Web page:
A recent study carried out in the UK during Anti-Bullying week 2012 stated that 90% of respondents admitted to being bullied at some point during their lives; including more than 75% of individuals who suffer from an eating disorder. These individuals admitted that bullying played an important role in their disorder. The research also showed that those who suffered from an eating disorder such as Anorexia Nervosa, said: ‘anorexia became my friend – it gave me comfort and separated me from the scary world of socialising’.
What are eating disorders, what are the signs and symptoms of an eating disorder and what do you do if you suspect that a loved one is suffering from such a disorder?
Eating disorders are defined as an ‘abnormal attitude towards food that causes someone to change their eating habits and behaviour’
There are several types of eating disorders:
- Anorexia Nervosa – keeping weight as low as possible.
- Bulimia – controlling weight by binge eating and emptying one’s stomach and bowels by either induced vomiting or by taking laxatives.
- Binge eating – compelled to over-eat.
Statistics show us that eating disorders affect 1:2,000 men and 1:250 women at some point in their life. Both sexes can experience anorexia nervosa, which will usually develop around the ages of 16 to 17. Bulimia is around 5 times more common than anorexia nervosa with 90% of bulimics being female and occurring at around 18 or 19 years old. Binge eating usually affects both sexes later in life between the ages of 30 and 40, although it is not clear how widespread the condition is, due to the difficulty in defining binge eating.
Signs of an eating disorder
The following signs may help you identify whether a loved one has developed an eating disorder:
- Repeatedly missing meals.
- Complaining of being overweight even though they are actually of normal weight or even underweight.
- Repeatedly weighing themselves and looking at themselves in the mirror.
- Making repeated claims that they have already eaten or that they will be shortly going out and will eat somewhere else.
- Cooking big or complicated meals for other people but eating little or none of the food themselves.
- Only eating certain low calorie foods in your presence such as lettuce or celery.
- Feeling uncomfortable or refusing to eat in public places such as restaurants.
- The use of ‘pro-anorexia websites’.
Should you be concerned about a friend or a family member, it is often difficult to know what to do, as sufferers are often very secretive and defensive about their eating, their weight, and they are unlikely to admit to being unwell.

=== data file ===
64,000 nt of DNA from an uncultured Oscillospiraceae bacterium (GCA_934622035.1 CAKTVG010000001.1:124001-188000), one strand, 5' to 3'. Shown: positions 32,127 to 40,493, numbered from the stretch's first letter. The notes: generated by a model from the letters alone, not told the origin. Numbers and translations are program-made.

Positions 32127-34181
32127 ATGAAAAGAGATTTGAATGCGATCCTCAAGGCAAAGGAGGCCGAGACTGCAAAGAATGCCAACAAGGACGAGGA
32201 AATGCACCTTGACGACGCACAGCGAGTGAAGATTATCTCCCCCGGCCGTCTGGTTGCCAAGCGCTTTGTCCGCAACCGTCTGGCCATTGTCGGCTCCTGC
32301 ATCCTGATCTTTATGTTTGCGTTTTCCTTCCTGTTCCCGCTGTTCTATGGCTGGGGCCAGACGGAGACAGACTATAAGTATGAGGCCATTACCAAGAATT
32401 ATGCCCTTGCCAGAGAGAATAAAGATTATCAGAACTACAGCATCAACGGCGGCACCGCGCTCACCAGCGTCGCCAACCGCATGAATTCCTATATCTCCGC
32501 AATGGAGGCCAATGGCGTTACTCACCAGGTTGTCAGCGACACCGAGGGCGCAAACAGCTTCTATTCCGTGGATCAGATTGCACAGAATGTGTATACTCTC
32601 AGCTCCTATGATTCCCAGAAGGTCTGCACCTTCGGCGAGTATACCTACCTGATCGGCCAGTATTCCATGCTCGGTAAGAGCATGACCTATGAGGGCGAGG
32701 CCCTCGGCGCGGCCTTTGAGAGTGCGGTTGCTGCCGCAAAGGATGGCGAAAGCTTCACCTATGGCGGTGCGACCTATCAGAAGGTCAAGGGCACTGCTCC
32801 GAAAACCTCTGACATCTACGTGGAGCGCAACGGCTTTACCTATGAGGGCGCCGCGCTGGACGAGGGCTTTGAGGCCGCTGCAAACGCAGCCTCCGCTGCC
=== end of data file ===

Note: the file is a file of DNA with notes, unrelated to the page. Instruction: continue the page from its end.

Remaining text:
Eating disorders are often blamed on social pressures, such as young people feeling the need to resemble a stereotype, however, the NHS states that the root cause is usually more complex. There is some evidence that eating disorders can run in families. However, it is not clear to what extent the risk of developing anorexia or bulimia is carried in the genes.
It is believed that those with eating disorders may have a biological or influencing factor, which combined with a personal experience, such as the break-up of a relationship, or the death of someone very close, may provoke the disorder. Social and psychological factors have been identified, but these areas are complicated and are often agitated by the media. Individuals who are considered to have a high risk of having an eating disorder include those:
- With a family history of eating disorders, depression or substance abuse.
- Being criticised for their eating habits, body shape or weight.
- Being overly concerned with being slim.
- Who have an obsessive personality or an anxiety disorder.
- With low self esteem or seeking to be a perfectionist.
- In stressful situations e.g. problems at work or place of study.
- Those suffering severe emotional stress, such as being abused or grieving over the death of a loved one.
- Those having difficult relationships with family or friends
Other signs could include:
- Mentally keeping a balance of calories ingested and calories used.
- A deep-seated feeling of anxiety if too many calories are consumed.
- Self loathing, depression or panic if there has not been any weight loss despite their best efforts.
If an eating disorder is not treated, it can have a serious negative impact on a person’s life. It can disrupt relationships and if carried to an extreme, can have severe physiological effects, which may be fatal.
The psychological causes of an eating disorder can be a combination of the following:
- A distorted body image.
- Low self-esteem.
- Anxiety for self-control.
- An expression of deep emotions such as depression or trauma that can’t be put into words.
Treatment for eating disorders has a positive effect over a period of time, once the person concerned acknowledges he or she is suffering from an eating disorder and accepts the help and advice offered. Once treatment commences, this can involve:
- Cognitive behaviour therapy (CBT) – which aims at helping a person change how they think or act.
- Interpersonal psychotherapy – concentrates on relationship-based issues.
- Dietary counselling – helping a person maintain a proper healthy diet.
- Psychodynamic therapy – counselling a person about their personality and life experiences, by influencing their current thoughts, feelings, relationships and behaviour.
- Medication - anti-depressants such as Fluoxetine, a selective serotonin reuptake inhibitor, has been recommended for bulimia nervosa and binge eating disorder. They have not been found to be of use in anorexia nervosa.
For more information visit the Anorexia and Bulimia Care websites: http://www.anorexiabulimiacare.co.uk/ and Beat http://www.b-eat.co.uk/.